“Tradition is the living faith of the dead; traditionalism is the dead faith of the living.” ~ Jaroslav Pelikan
I am grateful that I serve Wilshire Baptist Church, where our worship tradition is alive and well. Recently I have been in conversation with our pastoral and music ministry staff. We are living with this question: How do we nurture and replenish worship so that it is a thriving tradition for a vital worshipping community?
A little background: worship at Wilshire is based on a Trinitarian model.
Our two traditional/liturgical worship services on Sunday morning are broadly similar with varied musical elements. We generally do a good job of creating space for a variety of music styles that co-exist without being in unfriendly competition with one another.
We are working together to lean more fully into the Trinitarian model including “Father music” (classical and traditional), “Jesus music” (gospel and folk music) and “Spirit music” (global, ethnic and jazz idioms). While each choir or group has a natural musical affinity determined by people resources and the mission of the ensemble, a diversity of musical idioms suggested by the Trinitarian model is good for performers and worshippers alike. In turn this variety helps worship remain fresh and avoid any tendency toward sameness.
In the following sections I offer some thoughts that are inspired by the Trinitarian paradigm and raise some questions that may generate ideas to infuse energy in any local context.
Artistry and Accessibility
Is music both artistic and accessible to the worshipper? At Wilshire there is an expectation that music selected is well-crafted and performed well. There is also an expectation that music serves the worshipping community, a community that is diverse in musical and aesthetic appreciation. We are renewing efforts to seek out congregational song materials that are creative, choral and instrumental music that is beautifully crafted and music that helps worshippers worship well. A beautiful choral example of this is the anthem “Late Have I Loved You” by Paul Carey. Set to a text attributed to St. Augustine, it is theologically and poetically substantive. The music illuminates the text in ways that help worshippers toward a deeper level of prayer and praise. This is music and text as well crafted as a Shaker chair.
Simplicity and Complexity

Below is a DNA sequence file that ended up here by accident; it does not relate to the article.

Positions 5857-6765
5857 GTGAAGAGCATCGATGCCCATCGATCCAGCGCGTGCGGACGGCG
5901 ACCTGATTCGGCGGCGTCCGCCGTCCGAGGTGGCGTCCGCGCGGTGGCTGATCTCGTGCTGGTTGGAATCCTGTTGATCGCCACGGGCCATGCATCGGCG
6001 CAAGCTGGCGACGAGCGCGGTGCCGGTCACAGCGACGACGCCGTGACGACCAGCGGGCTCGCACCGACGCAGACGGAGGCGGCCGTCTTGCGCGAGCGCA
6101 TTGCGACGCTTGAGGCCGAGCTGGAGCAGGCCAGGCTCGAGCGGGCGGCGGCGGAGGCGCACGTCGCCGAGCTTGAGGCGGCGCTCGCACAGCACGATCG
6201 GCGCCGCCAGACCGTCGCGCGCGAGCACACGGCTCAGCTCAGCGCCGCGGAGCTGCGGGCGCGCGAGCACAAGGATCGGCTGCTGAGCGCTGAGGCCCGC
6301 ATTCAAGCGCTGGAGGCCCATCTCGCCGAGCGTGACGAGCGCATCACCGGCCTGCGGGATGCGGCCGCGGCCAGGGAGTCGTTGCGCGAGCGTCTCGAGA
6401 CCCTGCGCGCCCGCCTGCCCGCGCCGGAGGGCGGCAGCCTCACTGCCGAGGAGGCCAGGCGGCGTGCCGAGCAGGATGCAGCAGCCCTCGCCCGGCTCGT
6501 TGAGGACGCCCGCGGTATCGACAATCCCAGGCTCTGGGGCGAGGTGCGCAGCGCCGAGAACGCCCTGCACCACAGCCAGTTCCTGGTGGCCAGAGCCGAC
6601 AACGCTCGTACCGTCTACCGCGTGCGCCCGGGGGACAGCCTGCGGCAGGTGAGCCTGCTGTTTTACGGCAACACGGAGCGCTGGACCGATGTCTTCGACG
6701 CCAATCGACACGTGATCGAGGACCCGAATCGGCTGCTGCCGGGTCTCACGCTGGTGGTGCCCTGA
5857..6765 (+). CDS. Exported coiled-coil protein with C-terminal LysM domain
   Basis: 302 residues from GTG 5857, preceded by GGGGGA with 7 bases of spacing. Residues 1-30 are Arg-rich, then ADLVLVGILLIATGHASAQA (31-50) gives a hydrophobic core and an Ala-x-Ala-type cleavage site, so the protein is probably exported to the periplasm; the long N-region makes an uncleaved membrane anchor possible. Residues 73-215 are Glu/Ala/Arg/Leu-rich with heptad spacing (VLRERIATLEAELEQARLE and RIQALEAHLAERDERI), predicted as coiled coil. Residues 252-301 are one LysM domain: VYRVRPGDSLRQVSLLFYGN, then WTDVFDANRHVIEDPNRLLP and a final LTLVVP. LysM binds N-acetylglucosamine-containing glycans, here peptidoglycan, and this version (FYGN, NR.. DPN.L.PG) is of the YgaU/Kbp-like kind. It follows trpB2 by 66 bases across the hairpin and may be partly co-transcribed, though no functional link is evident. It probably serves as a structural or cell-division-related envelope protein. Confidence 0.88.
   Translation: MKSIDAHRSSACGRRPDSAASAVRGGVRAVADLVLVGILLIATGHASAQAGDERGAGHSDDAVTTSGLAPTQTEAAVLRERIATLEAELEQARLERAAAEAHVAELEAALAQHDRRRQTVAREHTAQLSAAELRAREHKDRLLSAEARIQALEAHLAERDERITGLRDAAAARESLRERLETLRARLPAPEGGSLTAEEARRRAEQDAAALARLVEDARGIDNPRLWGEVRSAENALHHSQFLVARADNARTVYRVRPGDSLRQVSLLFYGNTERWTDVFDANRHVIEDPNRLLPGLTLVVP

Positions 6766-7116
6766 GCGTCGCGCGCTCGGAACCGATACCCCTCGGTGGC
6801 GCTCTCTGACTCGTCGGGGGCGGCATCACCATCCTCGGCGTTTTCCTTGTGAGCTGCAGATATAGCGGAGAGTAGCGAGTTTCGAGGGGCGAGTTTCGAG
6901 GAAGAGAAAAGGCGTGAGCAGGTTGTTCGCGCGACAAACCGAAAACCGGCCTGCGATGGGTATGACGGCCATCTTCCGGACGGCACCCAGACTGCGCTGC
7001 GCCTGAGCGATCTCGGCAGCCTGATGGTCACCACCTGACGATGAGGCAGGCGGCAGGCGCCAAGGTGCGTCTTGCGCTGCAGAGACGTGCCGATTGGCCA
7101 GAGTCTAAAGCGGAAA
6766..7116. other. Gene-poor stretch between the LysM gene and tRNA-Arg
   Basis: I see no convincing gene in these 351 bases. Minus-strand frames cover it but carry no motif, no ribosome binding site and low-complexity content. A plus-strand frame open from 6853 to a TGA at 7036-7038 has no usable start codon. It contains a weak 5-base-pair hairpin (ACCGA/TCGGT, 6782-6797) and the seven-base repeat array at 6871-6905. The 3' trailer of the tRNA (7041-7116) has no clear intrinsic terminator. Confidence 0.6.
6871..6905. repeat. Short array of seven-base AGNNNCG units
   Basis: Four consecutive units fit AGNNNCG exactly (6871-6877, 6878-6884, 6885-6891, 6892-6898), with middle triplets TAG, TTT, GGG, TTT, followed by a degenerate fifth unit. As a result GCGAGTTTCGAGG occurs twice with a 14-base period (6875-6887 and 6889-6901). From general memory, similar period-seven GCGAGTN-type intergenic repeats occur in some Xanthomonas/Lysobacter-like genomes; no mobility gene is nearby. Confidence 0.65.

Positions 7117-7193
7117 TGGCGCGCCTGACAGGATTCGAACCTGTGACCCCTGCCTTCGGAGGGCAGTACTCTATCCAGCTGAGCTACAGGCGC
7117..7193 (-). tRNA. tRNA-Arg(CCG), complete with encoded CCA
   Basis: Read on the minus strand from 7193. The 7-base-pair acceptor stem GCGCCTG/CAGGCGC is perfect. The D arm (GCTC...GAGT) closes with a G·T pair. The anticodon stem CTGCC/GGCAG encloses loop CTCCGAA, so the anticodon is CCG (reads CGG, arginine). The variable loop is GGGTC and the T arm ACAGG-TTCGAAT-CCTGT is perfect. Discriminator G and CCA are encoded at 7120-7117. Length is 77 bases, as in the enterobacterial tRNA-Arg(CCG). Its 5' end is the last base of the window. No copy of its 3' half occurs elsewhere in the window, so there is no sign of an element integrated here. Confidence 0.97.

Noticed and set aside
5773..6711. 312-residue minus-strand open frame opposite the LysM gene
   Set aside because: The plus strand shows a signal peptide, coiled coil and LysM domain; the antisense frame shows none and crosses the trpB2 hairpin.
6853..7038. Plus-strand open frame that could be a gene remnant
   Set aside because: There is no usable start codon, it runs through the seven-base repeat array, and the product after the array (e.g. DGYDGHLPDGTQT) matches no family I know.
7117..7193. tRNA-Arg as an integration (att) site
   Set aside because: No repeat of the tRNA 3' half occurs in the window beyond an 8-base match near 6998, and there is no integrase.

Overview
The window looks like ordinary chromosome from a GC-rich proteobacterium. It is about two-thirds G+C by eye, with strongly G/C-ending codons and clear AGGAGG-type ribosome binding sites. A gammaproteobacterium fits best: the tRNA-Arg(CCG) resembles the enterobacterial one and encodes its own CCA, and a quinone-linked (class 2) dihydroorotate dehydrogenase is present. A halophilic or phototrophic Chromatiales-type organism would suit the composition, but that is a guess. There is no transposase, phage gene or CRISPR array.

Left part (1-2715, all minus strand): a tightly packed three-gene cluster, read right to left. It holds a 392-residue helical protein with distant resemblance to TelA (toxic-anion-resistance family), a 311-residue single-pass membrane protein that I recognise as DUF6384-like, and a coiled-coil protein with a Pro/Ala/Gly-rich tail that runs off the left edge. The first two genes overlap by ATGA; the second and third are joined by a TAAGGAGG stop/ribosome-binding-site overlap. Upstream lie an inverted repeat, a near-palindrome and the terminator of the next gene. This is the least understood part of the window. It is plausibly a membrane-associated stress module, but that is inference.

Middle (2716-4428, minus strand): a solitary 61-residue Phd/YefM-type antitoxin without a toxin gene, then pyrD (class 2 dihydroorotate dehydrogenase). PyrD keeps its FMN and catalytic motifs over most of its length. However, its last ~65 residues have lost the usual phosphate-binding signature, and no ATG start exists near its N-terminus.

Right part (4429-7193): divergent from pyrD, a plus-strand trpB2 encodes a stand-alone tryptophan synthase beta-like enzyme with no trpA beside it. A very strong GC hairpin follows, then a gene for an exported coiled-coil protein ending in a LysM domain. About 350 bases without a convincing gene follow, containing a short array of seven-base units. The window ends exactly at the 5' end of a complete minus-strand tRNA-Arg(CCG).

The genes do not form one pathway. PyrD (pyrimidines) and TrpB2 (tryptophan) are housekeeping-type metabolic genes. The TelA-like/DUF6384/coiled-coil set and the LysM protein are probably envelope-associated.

Are we engaging our people with a broad range of music at all times? A spectrum of simplicity and complexity is another way of thinking about music that is heard and performed. Partly this is for the sake of the worshipper, partly for the sake of the musicians. When notes are relatively simple to learn, more time can be spent on expressive features that are vital to helping music come alive. I once heard Donald Neuen, Distinguished Profess of Conducting of UCLA and music director at the Crystal Cathedral, exclaim passionately, “Almost any expression is better than no expression at all!” But music should be more challenging or complex when this makes sense liturgically. There is a time for “Jesus Loves Me” and there is a time for “O Magnum Mysterium” (O Great Mystery).
Immanence and Transcendence
Do we select a range of texts that speak to all the ways of understanding God? God is with us/among us, and God is beyond us.
Searching for and choosing a breadth of theological texts ensures there is a breadth of musical styles and expression. Two examples: “Take My Hand, Precious Lord” is a gospel classic, simple in form and straightforward in expression. Although it comes out of the black gospel tradition it has found its way by common usage into the mainstream. The colloquial idiom gently underscores a prayer that God be with us “through the storms, through the night.” And “Gloria in Excelsis Deo” (first movement of Gloria) by Antonio Vivaldi is grand and energetic fitting the text “Glory to God in the highest.”
Paying attention to texts that speak to both God’s immanence and transcendence guarantees we will include in worship a range of congregational, choral and instrumental music that is artistic and accessible, that is sometimes simple and sometimes complex. The goal of renewing our legacy of traditional worship is that all who gather for worship will be “lost in wonder, love and praise.”
 Wilshire’s Trinitarian worship paradigm is derived from a series of four lectures entitled “Singing the Lord’s Song in a Strange Land” by George Mason. If you would like to receive these lectures, you may email Doug Haney at email@example.com.
 Available directly from the composer at http://www.paulcarey.net. To listen to the anthem: https://youtu.be/SfGjjOwMd6E